The next day Tom and I went to the rehabilitation centre to see the orangutans (the others from the group had already been and said it was great so it had to be done). The centre is set up so the orangutans are still living in the wild but can come and feed at the centre if the forest is low on food (or if they are being lazy!) Once in the centre we began our search, and after a little while we heard a rustling in the trees from quite far away - looking more carefully we could see the monkeys playing. Walking back to the base we were greeted with Ritchie the 140kg dominant male - whoa! This fella was huge and hungry. He was given coconuts which he peeled open like they were satsuma's, bananas we shoved in 3 or 4 at a time! When moving the whole tree shook with his weight, his arms must have been at least 2 metres in length.

We also saw a mother and baby in the forest - the baby took a little disliking to us and decided to throw big sticks at us from the trees, I think he enjoyed watching us run around on the ground trying to dodge them!
Watching the mother look after the baby was lovely - some of the gaps in between the trees were quite large so the mother would stretch out her arms from branch to branch and the baby would climb over them like a bridge. Bless.

Miri was our next stop as a group and the night bus took a gruelling 16 hours, making this our longest bus journey yet -fun fun! We spent the next few days in the town and on the local beach. One day we missed the last bus home from the beach, so we decided to hitch hike back... The locals found this very amusing and most of them would wave and beep as they drove past us, smiling and giving us the thumbs up! It was then we realised that they didn't actually know what we were doing!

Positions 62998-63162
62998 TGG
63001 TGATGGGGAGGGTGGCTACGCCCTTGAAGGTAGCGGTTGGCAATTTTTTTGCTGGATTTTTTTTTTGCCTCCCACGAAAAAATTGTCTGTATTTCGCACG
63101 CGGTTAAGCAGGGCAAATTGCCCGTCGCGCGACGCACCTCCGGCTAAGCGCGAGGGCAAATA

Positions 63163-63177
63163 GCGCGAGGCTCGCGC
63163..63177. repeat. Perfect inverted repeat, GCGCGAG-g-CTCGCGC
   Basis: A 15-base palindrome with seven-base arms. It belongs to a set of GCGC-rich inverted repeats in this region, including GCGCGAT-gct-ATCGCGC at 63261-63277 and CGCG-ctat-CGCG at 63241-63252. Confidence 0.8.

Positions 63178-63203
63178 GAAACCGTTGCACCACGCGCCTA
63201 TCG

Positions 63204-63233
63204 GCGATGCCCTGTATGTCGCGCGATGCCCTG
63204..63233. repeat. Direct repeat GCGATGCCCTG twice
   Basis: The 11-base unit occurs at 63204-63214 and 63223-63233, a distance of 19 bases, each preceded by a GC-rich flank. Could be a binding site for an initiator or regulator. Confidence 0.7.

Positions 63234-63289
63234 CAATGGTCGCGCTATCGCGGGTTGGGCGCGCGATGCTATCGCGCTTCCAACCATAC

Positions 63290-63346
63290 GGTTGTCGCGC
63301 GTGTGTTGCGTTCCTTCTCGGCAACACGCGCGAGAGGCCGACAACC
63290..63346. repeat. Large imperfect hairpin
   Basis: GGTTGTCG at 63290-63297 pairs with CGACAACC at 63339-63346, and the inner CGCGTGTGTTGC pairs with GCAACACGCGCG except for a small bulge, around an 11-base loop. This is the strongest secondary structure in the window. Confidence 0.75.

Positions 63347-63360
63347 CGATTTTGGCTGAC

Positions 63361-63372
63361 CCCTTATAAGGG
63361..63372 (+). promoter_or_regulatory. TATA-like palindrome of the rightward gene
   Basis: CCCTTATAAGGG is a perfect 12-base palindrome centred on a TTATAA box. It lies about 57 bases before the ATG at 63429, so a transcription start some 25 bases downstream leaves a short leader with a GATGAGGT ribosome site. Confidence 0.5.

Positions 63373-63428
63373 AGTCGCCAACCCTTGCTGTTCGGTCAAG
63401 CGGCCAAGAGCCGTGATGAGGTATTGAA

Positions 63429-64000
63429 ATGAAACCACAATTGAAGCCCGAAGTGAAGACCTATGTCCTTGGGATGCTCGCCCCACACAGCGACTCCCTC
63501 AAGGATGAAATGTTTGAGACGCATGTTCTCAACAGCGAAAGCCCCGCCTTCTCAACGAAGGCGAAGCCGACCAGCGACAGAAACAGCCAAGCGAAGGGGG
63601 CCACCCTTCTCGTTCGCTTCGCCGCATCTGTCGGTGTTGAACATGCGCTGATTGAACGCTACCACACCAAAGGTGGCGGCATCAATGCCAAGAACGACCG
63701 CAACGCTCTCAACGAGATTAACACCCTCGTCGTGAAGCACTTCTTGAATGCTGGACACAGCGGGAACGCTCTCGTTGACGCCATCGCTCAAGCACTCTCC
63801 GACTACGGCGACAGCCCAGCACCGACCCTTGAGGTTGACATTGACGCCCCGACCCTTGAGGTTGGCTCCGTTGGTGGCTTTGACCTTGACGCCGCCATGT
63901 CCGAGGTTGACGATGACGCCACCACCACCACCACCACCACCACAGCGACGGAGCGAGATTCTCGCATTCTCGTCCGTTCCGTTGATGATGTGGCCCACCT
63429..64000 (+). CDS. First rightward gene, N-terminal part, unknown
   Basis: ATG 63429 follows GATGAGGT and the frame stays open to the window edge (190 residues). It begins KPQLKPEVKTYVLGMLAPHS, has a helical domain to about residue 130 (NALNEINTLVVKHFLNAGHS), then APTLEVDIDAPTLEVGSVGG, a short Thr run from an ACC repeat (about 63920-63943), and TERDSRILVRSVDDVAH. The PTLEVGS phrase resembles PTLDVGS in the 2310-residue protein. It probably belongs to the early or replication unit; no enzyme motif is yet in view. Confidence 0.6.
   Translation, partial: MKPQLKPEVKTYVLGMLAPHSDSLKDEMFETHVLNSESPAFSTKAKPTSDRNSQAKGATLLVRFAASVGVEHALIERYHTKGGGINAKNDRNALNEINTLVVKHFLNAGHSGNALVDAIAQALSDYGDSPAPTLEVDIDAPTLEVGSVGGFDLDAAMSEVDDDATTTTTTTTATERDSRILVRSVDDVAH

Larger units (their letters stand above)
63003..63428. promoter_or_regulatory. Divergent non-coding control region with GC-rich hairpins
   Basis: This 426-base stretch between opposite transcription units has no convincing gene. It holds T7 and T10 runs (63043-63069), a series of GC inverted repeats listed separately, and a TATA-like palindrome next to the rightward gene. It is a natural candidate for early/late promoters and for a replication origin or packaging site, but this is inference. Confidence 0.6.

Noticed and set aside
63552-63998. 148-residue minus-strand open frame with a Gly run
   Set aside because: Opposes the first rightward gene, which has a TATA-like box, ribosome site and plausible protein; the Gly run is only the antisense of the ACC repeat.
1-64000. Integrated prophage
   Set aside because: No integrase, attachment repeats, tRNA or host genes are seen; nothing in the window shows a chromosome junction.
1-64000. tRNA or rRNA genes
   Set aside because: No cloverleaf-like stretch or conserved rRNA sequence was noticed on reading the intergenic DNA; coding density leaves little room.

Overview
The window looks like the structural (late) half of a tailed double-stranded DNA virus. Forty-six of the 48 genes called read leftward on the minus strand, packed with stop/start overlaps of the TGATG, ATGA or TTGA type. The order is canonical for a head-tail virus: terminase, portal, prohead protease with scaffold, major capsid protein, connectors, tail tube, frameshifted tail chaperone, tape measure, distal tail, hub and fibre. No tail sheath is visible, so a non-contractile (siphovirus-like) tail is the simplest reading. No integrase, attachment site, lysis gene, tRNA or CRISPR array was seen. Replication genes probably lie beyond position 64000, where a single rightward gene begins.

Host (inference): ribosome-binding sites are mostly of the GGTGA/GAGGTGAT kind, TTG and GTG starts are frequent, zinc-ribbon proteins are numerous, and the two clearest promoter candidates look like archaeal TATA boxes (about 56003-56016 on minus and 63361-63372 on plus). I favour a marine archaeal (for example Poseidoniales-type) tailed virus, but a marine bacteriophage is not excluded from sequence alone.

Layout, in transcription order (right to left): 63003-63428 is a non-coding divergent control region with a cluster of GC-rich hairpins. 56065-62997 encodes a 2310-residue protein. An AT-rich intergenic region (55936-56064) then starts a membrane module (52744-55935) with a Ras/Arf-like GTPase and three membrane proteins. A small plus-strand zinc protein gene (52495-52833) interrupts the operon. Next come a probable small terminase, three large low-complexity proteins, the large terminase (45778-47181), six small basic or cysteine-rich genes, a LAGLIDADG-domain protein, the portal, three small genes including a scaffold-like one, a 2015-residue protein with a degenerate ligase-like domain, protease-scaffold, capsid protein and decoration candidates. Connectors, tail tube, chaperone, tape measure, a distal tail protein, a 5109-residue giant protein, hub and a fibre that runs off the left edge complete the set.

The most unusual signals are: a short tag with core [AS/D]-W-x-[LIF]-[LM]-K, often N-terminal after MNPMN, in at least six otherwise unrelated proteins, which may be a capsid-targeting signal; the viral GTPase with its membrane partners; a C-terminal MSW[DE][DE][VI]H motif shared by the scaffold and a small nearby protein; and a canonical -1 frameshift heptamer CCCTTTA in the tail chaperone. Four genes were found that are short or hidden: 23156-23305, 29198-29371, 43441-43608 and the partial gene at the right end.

We got out a car for a few days and all crammed in and headed for Niah national park (famous for caves and millions of bats). The hike to the caves was fun as we sang Dutch songs led by Marij, and it was complete with the biggest creepy crawlies I've ever seen...
The cheesybobs were at least 5x the size of the ones back home, we saw the strangest creatures including; millipedes, cotton ball spiders, hammerhead worms, large spiders, spikey caterpillars, dragonflies, tree snakes, monkeys and lots of other things we don't know the names of!

That night it rained, big fat rain, from 6 until 10 the next morning, our hike was a total mud bath - the rivers had risen up to the tea bushes and you could see the swirls of brown tea running down the river - Tom was all up for jumping in the giant cup of PG Tips but settled for rubbing some mud on his face instead!

It was our last night so drinks were in order - we headed for Lambir hills (waterfalls) and checked into a chalet (posh!). Drinking games were messy and the dares got more and more demanding...

On the way back to Miri I noticed a small brown lump on my foot and on closer inspection I realised it was a fat leech sucking the life out of my toe! I freaked out and Marij tried to burn it off my toe, before Tony decided we needed to pull over.

After taking several photos on her camera Marij burnt the leech off and we could hit the road again. About 5 minutes down the road I realised I'd lost my shoe we started searching around the car for it, I then looked out the back window and saw it on the boot! Idiot.

After another crappy bus journey (where I found leech number 2 on my other foot!) we got straight on a plane and flew to Krabi, Thailand to await Smelly and Matt's arrival...